The Ph.D. program in the Department of Chemistry offers wide opportunity and unusual flexibility for advanced study and research, and is designed to encourage individuality, independence, and excellence in students. Most students select their research advisor by winter quarter of their first year and are engaged in research by the spring quarter. The department has neither a system of cumulative examinations nor a written major examination. There are relatively few course requirements and great flexibility as to which courses may be taken.
In the Division of the Physical Sciences barriers between departments are low. Students in the Department of Chemistry often take courses in other departments and can even earn the degree in chemistry for research that has been done under the supervision of a member of another department. The newest interdisciplinary research opportunity that exists is with the Institute for Molecular Engineering. Students are encouraged to fashion special programs of study under the guidance of the faculty.
A well defined Master of Science program of appropriate rigor is maintained, but the Department of Chemistry does not offer financial support to students whose degree goal is the master's degree. This degree is neither a prerequisite for, nor a forerunner of, the Ph.D. degree, although it may be acquired along the way if a student so desires.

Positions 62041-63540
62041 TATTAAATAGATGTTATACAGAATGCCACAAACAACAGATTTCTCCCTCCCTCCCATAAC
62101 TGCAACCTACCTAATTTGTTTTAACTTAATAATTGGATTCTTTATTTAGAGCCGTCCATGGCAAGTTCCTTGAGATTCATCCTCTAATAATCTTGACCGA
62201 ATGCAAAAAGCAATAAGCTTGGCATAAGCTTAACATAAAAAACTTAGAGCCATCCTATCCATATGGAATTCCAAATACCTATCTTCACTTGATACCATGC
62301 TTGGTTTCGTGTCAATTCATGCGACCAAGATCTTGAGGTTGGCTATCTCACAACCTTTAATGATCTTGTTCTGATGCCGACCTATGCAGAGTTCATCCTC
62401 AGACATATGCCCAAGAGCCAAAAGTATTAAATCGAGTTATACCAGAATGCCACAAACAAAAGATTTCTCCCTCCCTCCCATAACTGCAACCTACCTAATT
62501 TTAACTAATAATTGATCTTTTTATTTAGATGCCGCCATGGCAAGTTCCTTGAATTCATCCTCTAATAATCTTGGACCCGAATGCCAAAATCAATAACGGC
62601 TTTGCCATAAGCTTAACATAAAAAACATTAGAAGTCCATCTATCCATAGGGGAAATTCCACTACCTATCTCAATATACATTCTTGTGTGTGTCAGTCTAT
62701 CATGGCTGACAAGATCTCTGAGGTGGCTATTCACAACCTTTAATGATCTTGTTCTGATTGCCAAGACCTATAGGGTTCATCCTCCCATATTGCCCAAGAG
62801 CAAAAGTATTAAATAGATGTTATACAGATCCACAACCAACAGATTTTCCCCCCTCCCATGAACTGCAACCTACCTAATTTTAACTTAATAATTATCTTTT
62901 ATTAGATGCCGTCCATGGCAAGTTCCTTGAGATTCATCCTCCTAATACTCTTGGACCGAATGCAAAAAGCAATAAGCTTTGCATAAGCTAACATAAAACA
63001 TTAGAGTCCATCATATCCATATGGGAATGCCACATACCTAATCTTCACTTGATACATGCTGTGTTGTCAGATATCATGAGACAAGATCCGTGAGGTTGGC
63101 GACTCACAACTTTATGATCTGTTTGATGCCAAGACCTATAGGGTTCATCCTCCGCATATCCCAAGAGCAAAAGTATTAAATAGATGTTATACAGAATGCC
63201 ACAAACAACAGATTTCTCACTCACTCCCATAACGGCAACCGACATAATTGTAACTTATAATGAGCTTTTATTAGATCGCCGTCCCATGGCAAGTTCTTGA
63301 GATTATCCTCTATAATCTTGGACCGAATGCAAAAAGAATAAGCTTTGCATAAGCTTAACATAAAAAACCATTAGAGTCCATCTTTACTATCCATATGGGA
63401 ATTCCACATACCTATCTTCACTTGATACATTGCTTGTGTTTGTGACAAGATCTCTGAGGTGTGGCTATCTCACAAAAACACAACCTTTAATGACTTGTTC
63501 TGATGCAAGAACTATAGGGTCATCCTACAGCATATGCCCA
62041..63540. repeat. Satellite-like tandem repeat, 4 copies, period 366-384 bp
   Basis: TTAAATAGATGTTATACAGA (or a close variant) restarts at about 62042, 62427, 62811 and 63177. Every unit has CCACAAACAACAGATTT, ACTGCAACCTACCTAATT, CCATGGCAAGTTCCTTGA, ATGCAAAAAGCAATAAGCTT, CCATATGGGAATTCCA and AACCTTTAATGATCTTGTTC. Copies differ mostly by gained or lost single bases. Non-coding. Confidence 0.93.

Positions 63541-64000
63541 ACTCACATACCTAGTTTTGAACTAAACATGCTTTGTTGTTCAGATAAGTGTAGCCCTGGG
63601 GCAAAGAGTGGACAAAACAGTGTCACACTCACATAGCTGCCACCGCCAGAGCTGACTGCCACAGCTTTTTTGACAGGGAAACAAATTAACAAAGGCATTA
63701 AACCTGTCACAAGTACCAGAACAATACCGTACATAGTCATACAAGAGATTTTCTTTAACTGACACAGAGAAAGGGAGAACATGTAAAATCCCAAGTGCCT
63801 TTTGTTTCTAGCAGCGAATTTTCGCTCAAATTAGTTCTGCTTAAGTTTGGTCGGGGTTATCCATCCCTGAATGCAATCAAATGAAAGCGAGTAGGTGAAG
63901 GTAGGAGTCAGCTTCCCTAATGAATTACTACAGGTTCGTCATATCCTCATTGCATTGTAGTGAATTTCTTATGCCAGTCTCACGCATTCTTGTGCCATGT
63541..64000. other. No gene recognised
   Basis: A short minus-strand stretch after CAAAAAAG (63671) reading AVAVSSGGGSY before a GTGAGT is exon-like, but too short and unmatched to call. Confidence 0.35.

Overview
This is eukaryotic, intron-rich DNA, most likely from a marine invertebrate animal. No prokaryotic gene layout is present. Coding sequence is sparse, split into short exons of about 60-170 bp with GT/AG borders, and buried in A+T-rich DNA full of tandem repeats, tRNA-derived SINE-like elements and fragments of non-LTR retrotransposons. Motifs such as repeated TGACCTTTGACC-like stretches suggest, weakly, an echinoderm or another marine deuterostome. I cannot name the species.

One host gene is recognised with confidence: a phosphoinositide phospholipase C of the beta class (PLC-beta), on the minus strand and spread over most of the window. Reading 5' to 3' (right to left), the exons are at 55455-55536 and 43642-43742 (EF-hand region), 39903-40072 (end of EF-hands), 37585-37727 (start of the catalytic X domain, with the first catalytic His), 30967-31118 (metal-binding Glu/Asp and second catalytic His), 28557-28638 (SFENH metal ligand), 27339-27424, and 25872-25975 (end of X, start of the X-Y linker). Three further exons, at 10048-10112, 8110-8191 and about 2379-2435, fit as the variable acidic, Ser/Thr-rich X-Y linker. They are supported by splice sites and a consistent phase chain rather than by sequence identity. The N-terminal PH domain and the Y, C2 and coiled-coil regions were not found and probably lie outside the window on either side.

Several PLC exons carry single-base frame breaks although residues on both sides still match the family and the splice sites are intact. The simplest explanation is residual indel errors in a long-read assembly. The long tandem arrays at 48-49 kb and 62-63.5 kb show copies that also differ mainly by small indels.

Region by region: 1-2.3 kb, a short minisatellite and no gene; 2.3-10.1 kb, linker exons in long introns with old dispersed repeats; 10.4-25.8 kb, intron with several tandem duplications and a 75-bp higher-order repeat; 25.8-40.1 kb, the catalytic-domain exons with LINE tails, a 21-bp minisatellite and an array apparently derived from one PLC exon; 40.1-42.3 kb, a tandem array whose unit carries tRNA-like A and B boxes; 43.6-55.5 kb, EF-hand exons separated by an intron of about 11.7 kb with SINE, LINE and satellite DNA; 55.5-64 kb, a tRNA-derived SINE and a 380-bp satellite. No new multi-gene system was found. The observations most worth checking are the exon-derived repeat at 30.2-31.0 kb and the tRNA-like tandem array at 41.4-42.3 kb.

Undergraduate Majors in Chemistry and Biological Chemistry
See the most current Courses and Programs of Study Catalog for the requirements for the Chemistry and Biological Chemistry concentration programs and course listing.
The Faculty Advisor for Chemistry and Biological Chemistry majors is: Gregory L. Hillhouse
Typically by fall or winter quarter of your junior year, if you are considering graduate study in chemistry or a related field, you should seek out an opportunity to do research. You should do this even if you do not plan to do an honors thesis. Nearly every applicant to top Ph.D. programs in the country pursued research as an undergraduate. Typically you would start doing research at during the academic year (in your junior or sophomore years) on a volunteer basis, and then when you demonstrate your productivity ask your faculty mentor to hire you as a paid assistant over the summer or write you a letter of recommendation to do research at another institution over the summer.
For answers to the following and many more questions, visit the Undergraduate Information Kiosk.
- How do I learn about which faculty member's research might interest me?
- How do I approach a faculty member about doing research in their group?
- How do I secure a paid position in campus over the summer?
- What other summer research opportunities are there outside of the University?
- What are the requirements for an Honors Thesis in Chemistry?